The one most important thing any parent can teach a child is the love of learning. My parents were teachers, but they didn't home school us. We did have lots of books at home and we all loved to learn something new. Even to this day, I read constantly and try to learn new things every day/ all day. That love of learning goes a long way.




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    Quote Originally Posted by Jen View Post
    The one most important thing any parent can teach a child is the love of learning. My parents were teachers, but they didn't home school us. We did have lots of books at home and we all loved to learn something new. Even to this day, I read constantly and try to learn new things every day/ all day. That love of learning goes a long way.
    Instilling the love of learning is one of the most lessons a parent can bestow upon their kids.
    Last edited by HawkTheSlayer; 07-08-2019 at 09:29 AM.
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    Quote Originally Posted by Crunch View Post
    Homeschool Family's Van Runs Out Of Window Space For Stick Figure Kids


    RED RIDGE, WV—The Netherton family, known by their neighbors as "that nice but kinda weird homeschooling family," was forced to buy another 15-passenger van after their current commercial-class van ran out of window space for stick figure kids again.

    "We just need to upgrade to something with a lot more window space to keep up with all these stick figure kids we keep having to add to our decal," said Fred Netherton, family patriarch and full-time construction project manager. "They just don't make vans like they used to, where you could slap 100 stick figure kids on the window no problem."

    His wife, Kathy, agreed. "I've got triplets in the oven right now," she said as she made dinner, taught 36 of their kids math and 10 others English, and cleaned the house. "As soon as Shadrach, Meshach, and Abednego pop out, we're gonna be completely out of room on the back of our van."

    "It's really sad to see more vehicle manufacturers don't make massive windows to contain all these adorable, precious little decals."

    Gee, how did I know? Satiric hyperbole aside, there are a good number of homeschooling families, especially among Evangelical Christians, who have four and more (and even many more) children. E.G., Lila Rose, founder of Pro-Life group Live Action was one of eight children, all homeschooled.
    Last edited by Traddles; 07-08-2019 at 10:14 AM.
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    Quote Originally Posted by patrickt View Post
    But. anecdotal evidence aside, home schooling does work. ...
    Statistics are just a large number of anecdotes collected and compiled by elitist snobs.
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    Quote Originally Posted by Traddles View Post
    Statistics are just a large number of anecdotes collected and compiled by elitist snobs.
    So, the U.S. census is a large number of anecdotes collected and compiled by elitist snobs? Nonsense.

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    Quote Originally Posted by Traddles View Post
    Statistics are just a large number of anecdotes collected and compiled by elitist snobs.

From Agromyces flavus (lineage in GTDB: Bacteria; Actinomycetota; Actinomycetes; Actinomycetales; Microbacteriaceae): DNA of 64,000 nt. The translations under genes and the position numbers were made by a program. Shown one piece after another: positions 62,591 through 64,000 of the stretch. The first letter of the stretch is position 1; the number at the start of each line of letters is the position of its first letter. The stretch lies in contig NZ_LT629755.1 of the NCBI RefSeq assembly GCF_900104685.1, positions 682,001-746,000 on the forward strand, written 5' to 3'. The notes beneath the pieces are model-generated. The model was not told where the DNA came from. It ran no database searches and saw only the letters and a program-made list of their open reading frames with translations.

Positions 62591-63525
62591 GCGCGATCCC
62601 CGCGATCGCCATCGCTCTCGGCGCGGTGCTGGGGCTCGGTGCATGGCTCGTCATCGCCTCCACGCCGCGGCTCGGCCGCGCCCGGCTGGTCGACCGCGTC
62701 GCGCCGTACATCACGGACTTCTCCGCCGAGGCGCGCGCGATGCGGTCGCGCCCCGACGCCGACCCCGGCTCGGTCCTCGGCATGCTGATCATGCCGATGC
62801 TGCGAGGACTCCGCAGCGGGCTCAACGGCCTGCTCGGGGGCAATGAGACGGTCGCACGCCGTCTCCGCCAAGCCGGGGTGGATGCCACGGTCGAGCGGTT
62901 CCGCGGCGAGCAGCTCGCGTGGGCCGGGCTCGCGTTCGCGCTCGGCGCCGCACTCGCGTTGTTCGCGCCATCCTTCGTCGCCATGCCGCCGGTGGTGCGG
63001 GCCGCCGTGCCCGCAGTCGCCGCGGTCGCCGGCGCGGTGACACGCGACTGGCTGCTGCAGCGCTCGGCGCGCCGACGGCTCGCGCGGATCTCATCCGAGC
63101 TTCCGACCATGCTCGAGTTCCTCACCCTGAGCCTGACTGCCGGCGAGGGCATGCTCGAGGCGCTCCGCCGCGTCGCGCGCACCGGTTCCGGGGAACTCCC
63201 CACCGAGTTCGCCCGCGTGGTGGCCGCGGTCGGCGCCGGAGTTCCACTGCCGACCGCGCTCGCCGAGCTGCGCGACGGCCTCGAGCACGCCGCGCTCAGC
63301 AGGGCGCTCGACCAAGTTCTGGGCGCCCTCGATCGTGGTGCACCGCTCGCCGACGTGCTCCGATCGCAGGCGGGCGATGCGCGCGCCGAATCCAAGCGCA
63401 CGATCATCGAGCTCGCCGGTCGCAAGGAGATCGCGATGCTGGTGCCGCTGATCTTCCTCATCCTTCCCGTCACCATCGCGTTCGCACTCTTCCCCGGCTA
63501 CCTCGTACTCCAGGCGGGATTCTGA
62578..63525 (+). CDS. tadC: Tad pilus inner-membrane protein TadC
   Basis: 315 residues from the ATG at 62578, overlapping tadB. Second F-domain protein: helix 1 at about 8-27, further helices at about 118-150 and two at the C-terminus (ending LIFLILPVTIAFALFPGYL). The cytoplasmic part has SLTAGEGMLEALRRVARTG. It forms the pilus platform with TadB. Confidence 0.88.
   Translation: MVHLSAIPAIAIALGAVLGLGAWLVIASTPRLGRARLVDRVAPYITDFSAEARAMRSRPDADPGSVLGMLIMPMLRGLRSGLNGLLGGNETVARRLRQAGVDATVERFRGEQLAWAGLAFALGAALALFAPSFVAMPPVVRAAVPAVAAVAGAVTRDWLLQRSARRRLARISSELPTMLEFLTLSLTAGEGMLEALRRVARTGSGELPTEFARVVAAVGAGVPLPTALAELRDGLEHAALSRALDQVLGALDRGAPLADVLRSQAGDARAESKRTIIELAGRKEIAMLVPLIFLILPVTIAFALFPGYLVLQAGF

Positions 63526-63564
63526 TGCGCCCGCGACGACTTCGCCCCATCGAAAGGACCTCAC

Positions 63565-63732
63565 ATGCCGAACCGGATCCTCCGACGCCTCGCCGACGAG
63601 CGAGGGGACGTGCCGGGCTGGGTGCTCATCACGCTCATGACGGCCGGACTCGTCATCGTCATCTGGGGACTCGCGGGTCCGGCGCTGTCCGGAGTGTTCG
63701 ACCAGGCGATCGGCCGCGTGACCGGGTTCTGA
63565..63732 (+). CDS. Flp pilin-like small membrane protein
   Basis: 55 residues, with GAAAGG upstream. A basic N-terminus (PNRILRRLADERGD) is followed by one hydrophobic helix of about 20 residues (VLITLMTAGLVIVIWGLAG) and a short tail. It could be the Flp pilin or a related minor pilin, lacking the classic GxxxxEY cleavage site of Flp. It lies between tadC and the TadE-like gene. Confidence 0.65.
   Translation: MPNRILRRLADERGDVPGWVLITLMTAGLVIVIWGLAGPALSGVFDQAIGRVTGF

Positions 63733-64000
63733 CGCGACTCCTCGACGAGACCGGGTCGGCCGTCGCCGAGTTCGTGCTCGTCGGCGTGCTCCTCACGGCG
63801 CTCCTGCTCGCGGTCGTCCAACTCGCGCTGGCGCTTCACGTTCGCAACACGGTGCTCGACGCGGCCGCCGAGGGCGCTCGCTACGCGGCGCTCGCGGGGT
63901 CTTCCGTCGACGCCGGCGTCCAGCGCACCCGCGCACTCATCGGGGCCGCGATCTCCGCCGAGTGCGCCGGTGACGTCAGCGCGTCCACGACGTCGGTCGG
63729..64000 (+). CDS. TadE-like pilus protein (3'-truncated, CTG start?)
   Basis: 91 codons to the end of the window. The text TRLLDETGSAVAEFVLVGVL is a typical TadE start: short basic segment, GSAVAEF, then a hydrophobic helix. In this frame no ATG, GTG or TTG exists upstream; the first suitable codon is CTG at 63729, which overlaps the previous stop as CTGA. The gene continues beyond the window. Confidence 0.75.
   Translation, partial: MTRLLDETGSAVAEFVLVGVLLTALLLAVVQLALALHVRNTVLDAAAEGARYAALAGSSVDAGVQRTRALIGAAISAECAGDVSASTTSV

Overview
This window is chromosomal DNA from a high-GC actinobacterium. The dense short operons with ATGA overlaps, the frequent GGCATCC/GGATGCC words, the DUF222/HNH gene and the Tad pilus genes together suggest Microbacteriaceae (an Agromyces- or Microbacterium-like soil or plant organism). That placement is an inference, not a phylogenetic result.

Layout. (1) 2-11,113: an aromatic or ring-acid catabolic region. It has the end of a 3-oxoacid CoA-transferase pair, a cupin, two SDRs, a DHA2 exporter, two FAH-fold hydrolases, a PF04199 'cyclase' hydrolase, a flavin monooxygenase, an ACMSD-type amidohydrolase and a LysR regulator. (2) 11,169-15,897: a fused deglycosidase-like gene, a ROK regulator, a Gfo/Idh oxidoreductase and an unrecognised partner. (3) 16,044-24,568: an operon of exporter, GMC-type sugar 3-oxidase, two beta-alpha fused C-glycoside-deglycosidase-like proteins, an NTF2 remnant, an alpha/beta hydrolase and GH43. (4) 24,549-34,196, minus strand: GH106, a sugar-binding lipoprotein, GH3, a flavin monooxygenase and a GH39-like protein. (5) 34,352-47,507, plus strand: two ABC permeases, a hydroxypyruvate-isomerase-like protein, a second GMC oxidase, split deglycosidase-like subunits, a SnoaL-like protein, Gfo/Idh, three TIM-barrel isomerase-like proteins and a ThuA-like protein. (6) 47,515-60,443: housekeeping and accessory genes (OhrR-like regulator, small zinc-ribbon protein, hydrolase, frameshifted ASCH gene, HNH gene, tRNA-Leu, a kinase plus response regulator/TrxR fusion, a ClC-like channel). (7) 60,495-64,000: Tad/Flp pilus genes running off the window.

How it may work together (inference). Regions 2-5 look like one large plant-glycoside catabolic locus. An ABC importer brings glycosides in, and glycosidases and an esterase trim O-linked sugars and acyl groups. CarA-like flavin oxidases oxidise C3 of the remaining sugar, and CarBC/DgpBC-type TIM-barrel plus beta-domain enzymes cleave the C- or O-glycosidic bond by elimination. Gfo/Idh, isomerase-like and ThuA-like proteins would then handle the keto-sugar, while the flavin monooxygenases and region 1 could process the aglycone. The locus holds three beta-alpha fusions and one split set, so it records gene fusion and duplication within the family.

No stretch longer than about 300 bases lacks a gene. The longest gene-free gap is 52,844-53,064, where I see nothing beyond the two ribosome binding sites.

So, the U.S. census is a large number of anecdotes collected and compiled by elitist snobs? Nonsense. When I was working and we posted the statistics showing the number of cars stolen by month that was just anecdotes collected and compiled by elitist snobs. Nonsense.

    Anecdotal evidence is, "My nephew went to public school and is doing fine." And, idiots extrapolate from that "evidence" that public schools run by Democrats and teachers unions are fine so charter schools, homeschooling, and private schools should be harassed, taxed out of existence, or banned and made illegal.

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    Quote Originally Posted by HawkTheSlayer View Post
    Instilling the love of learning is one of the most lessons a parent can bestow upon their kids.
    Damn spell check. That's supposed to be 'best'.
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    Quote Originally Posted by Jen View Post
    I do get the picture. And that is the biggest flaw with home schooling. There are more people unqualified to do it than those who are qualified.

    Home schooling to some means letting the kids play and watch tv all day and then taking them to the grocery store and counting that as their school for the day. Not good.
    That is also one of the biggest flaws in public schooling. I have a friend who taught Spanish for two years before she ever took a Spanish class. "Well, if you're a good teacher you don't have to know the subject matter.
    When I felt the need to supplement public schooling with home schooling I wasn't reluctant to use outside resources. It was amazing how many of my friends knew amazing things I didn't and were happy to help. On on occasion, I hired a tutor for my son and in six sessions she'd repaired most of the damage done by the teacher.

    As I mentioned before, there are frauds who claim they are homeschooling when their kids are getting no schooling. This is not against home schooling but against the same government who runs public schooling. The same government that tolerates truancy and supports open-campus schools.

    I learned algebra from the track coach. Care to guess how that worked out?
    Last edited by patrickt; 07-10-2019 at 12:18 PM.